St James church, Luffincott
St James church, Luffincott

In a lonely location overlooking the Tamar Valley, on the border of Devon and Cornwall, Luffincott church has only a nearby farmhouse for company. The body of the church dates to the medieval period, with a striking west tower dating to 1791.

One feature rarely seen in country churches are a set of Georgian sash windows in the north wall, which would appear to be have been made for domestic use. The interior features a barrel-vaulted roof and a 14th-century font.

The church is no longer used for regular worship - as you might expect, given its isolated location - and is now in the care of the Churches Conservation Trust.


I had a welcoming committee when I arrived in the farmyard at Luffincott; a pair of farm dogs were quite keen to make my acquaintance, at high volume. When I wandered away from the farmyard to the nearby church they lost interest and left me to my own devices.

When they left the isolation of the location really sunk in; Luffincott church feels like it is lost in a time warp, left alone by the world at large. One one side are farm buildings, on the other side fields stretch away in all directions.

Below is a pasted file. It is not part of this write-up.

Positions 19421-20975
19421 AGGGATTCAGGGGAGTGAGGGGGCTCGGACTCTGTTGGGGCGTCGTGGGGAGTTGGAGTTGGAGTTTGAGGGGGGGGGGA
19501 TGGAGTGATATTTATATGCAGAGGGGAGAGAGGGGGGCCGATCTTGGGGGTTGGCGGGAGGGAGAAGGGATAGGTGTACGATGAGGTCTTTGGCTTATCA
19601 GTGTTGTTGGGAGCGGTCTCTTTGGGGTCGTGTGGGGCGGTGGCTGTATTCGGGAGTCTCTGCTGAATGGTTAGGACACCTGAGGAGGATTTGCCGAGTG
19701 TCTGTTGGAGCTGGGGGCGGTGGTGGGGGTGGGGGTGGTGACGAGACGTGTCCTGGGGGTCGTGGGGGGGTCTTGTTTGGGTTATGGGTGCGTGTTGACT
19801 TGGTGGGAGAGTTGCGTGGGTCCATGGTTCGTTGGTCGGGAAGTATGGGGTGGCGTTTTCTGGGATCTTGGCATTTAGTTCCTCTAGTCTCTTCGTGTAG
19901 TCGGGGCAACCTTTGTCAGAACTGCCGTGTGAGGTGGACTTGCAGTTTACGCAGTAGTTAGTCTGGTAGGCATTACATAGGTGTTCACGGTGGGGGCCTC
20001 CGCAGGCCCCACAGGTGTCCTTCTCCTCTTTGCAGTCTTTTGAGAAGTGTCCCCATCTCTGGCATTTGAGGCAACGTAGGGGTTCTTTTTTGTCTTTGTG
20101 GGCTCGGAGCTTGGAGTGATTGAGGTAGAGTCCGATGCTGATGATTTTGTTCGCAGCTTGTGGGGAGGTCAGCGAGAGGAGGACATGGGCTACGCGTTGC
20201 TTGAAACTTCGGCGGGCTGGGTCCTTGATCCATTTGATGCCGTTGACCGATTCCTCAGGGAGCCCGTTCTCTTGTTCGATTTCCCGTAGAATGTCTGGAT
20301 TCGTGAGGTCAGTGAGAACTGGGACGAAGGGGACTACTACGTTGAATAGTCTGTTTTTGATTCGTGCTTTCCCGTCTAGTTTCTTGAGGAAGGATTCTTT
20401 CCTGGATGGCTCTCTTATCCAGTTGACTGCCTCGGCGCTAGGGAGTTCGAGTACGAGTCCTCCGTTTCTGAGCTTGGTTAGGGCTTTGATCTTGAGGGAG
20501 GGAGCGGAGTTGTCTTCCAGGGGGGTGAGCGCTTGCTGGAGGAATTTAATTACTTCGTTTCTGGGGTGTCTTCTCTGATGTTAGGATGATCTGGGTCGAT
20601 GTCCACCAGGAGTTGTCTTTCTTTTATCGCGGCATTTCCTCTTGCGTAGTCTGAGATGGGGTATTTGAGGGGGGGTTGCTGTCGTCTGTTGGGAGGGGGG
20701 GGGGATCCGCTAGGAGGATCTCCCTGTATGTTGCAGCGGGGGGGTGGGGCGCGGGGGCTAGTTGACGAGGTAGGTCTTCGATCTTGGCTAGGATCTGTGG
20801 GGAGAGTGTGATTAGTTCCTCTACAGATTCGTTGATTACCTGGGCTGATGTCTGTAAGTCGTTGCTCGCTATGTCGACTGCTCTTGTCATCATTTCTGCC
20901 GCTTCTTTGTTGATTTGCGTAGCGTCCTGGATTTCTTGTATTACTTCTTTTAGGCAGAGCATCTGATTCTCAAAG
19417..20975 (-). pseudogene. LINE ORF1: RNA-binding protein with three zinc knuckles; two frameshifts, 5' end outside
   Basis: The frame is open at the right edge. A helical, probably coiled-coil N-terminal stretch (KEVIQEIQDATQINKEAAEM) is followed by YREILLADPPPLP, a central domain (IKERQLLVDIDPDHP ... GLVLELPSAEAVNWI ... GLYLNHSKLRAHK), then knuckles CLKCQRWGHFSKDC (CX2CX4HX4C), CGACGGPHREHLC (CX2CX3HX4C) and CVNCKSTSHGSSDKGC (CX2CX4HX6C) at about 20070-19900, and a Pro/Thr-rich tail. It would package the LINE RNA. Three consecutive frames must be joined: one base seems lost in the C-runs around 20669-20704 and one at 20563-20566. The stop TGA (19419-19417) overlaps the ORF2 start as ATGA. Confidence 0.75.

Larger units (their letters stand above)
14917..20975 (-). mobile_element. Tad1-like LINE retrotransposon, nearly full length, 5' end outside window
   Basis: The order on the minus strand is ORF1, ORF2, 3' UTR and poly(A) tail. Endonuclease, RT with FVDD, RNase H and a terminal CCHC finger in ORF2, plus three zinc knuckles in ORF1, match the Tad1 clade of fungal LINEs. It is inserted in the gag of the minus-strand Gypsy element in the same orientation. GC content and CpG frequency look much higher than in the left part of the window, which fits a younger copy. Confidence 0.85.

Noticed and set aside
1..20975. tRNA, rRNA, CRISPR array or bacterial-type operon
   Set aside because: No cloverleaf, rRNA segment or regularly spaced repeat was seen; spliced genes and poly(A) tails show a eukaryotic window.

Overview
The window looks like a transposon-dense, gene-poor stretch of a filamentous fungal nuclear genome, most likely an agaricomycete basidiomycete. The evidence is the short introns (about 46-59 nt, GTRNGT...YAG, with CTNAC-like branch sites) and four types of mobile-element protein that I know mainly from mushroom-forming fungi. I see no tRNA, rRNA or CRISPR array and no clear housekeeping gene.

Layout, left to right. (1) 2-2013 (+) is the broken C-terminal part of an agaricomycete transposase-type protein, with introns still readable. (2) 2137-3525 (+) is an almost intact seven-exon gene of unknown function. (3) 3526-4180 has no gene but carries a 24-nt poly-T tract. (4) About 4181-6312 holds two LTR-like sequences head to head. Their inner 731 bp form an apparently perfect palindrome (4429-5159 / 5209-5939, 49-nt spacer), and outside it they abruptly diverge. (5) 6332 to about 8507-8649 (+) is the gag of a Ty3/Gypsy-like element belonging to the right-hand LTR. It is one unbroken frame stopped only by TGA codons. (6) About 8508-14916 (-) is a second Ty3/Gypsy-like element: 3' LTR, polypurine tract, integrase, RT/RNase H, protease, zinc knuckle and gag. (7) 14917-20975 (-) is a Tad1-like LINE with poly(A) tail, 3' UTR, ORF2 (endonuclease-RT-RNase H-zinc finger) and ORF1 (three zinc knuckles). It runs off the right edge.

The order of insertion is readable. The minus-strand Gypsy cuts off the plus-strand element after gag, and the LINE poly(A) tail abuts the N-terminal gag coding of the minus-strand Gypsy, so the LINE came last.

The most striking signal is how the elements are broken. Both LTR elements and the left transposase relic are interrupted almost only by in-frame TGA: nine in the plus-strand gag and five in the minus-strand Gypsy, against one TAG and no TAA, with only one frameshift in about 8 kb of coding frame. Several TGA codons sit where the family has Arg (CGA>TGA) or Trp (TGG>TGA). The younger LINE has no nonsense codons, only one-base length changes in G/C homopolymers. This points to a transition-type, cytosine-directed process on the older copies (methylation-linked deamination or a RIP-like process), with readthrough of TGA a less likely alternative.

The most striking feature of the church is the sturdy west tower, which seems almost too large for the body of the church. St James is a very simple rural church, and the building has very little in the way of decorative carving or any other embellishment. The neat churchyard has a small collection of gravestones, many of them former vicars of the parish.

To one side of the south door is a plain octagonal font on a pedestal shaft. The interior is extremely simple, with a long, narrow nave giving way to a chancel of the same width. The nave and chancel are spanned by a single barrel-vaulted roof decorated with wooden bosses. There are no wall monuments, but set into the central aisle are several 16th - 18th-century grave slabs with worn but legible carving. I could make out the date 1587 on one of the slabs.

On the south wall is a memorial window to the Lippincott family of Philadelphia, USA, formerly of Luffincott. The simple wooden communion table stands beneath a late medieval window with beautiful tracery. The window contrasts strongly with the rather odd-looking Georgian sash windows set into the north wall. These windows are so unusual in a church that I did a double-take when I first saw them, not sure if my eyes were deceiving me or not.

It will not take long to explore the church; indeed it will take longer to find Luffincott in the first place! Having said that, the location is wonderful, and my abiding impression is one of timeless peace (except for the dogs, who were really quite noisily friendly).